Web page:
Abstract Evolvement: The Fiber Arts of Ineke Thomas

The following information about this past Turchin Center exhibition is kept here for archival purposes only. This exhibition is not currently on display. View current and upcoming exhibitions.

Exhibition begins: 
Friday, February 7, 2014
Exhibition ends: 
Saturday, March 22, 2014
Venue: 
Mayer Gallery

Ineke Thomas. "Silken Winterscape," 2008. Artist Statement

My connection with fibers and textiles had its beginning with creating quilts. The process of manipulating and transforming individual pieces of cut fabric into a beautiful finished piece gives me a sense of great accomplishment and satisfaction. 

35 years of quilt-making allowed me to look at fibers in a new way. In my newest work, I infuse found objects along with a variety of additional mediums. I include materials such as metals, pottery pieces, cardboard, feathers, buttons, small pebbles and rusted items. a My collecting process is contrary to that of a "magpie". My selected pieces hold a certain narrative and history where nature and man's discards take on a second life in these works.

My work frequently reveals interplay of circular forms and geometric designs. The different patterns and structures that occur create a mysterious relationship with one another. The evolving creative process and the path that each individual piece takes continually captivates me. Comparable to my days of creating quilts, ultimate satisfaction is achieved when the interaction of fabric, fibers and other enhancing materials have come forward and fit my earlier emotions and vision.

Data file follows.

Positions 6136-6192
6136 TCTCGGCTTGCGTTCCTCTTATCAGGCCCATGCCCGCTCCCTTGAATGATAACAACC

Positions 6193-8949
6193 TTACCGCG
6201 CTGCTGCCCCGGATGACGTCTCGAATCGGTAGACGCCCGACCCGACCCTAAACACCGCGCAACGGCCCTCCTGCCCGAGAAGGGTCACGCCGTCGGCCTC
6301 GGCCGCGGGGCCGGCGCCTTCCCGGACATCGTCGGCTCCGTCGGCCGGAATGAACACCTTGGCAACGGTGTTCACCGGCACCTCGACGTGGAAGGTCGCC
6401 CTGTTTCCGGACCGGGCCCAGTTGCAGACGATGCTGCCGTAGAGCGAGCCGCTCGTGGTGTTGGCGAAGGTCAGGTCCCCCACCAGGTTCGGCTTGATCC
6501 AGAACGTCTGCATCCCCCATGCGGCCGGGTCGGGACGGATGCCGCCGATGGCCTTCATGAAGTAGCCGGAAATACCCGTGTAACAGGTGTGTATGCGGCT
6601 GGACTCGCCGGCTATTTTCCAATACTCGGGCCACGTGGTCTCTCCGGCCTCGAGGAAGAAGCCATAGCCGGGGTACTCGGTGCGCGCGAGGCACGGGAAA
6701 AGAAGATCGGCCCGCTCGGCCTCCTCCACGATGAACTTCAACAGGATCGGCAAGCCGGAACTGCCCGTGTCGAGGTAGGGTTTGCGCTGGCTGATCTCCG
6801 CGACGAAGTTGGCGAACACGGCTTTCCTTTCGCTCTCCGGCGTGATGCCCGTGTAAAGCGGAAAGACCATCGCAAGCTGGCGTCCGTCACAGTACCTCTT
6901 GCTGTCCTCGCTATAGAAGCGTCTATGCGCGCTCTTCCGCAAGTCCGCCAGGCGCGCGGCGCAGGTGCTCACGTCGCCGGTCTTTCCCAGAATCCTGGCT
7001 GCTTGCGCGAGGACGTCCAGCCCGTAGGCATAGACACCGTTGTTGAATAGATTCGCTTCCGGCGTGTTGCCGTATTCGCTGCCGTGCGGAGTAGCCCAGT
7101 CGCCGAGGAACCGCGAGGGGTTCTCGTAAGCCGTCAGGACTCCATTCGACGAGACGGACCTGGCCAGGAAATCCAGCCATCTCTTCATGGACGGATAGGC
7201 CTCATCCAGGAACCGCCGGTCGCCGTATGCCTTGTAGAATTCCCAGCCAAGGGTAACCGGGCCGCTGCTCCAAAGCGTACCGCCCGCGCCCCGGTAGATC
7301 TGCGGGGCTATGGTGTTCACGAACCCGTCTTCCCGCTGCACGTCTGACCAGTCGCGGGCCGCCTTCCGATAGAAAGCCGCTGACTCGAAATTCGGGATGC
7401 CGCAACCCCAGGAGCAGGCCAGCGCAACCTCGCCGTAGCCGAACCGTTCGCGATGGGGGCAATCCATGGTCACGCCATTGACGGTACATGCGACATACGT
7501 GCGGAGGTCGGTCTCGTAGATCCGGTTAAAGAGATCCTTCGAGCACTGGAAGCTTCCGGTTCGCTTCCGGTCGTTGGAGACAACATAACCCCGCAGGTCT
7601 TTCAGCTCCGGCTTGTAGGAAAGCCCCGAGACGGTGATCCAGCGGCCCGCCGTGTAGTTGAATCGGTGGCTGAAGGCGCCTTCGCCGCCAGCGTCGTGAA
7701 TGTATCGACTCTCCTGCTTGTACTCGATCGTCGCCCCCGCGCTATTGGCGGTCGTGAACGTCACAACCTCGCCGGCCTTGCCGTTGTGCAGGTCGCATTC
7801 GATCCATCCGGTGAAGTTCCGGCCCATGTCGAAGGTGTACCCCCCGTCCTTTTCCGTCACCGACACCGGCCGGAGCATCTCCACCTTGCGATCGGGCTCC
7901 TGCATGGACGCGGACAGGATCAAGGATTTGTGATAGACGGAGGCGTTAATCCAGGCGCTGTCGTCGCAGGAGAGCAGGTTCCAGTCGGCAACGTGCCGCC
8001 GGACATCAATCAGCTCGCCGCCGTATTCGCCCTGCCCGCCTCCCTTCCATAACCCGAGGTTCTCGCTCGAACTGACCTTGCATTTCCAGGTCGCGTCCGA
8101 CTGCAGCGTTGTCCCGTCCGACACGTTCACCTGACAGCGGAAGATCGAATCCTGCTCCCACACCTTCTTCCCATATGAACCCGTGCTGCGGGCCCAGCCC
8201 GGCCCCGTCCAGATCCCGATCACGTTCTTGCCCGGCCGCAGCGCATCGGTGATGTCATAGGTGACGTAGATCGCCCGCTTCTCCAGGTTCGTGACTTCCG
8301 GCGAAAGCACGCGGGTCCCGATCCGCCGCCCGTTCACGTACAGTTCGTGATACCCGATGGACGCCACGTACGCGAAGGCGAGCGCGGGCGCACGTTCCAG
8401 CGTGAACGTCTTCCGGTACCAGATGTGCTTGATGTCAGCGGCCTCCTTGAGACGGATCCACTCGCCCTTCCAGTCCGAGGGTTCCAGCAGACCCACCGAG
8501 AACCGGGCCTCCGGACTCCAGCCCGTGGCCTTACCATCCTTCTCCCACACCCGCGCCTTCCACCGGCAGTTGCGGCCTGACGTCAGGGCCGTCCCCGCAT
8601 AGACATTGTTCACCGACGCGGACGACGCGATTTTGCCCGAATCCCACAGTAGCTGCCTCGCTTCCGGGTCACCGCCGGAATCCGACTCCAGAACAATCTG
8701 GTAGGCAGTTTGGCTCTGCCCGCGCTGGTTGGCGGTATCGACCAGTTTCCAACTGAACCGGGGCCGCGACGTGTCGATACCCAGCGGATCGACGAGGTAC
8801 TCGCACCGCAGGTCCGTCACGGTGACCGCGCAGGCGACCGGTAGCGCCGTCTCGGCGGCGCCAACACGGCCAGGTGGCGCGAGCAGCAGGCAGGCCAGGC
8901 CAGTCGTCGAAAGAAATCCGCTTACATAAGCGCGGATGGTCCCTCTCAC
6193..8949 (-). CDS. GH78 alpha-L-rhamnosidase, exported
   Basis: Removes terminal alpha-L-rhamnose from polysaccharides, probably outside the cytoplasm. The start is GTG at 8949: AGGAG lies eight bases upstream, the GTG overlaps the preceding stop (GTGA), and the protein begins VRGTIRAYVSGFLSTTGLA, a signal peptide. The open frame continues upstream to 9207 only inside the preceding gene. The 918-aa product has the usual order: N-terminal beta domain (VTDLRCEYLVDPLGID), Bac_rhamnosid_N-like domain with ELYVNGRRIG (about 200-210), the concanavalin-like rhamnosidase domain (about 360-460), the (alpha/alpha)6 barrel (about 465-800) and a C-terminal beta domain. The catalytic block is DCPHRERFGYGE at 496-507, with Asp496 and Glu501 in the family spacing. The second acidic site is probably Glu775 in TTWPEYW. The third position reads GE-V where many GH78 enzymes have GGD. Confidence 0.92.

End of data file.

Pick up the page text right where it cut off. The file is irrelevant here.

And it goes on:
About Ineke Thomas

Ineke Thomas was born in Holland and moved to a rubber and oil palm plantation on the Island of Sumatra, Indonesia until the age of 12 when she moved back to Holland. A pen pal relationship that began in 1962 brought her to North Carolina in 1964 where she met her husband of 47 years.

Thomas is a graduate of UNC-Greensboro with a BA in German/Education and later returned to earn a BA in French/Education. Upon her relocation to nearby Blowing Rock, she pursued a MA in French/Education at Appalachian State University. Thomas continues to teach French at Watauga High School as a substitute teacher.

Thomas participated in her first exhibition in 2011 when one of her works was selected for a juried exhibition in the Halpert Biennial Competition at the Turchin Center. Since then, Thomas has participated in the Blowing Rock Historical Society’s Artists at Edgewood 2011 exhibition, which permits local artists to exhibit and sell their works over a week show.

Thomas lives with her husband Lowell, in Blowing Rock.  They have two adult daughters, Anja and Chelsea and four grandchildren.

 

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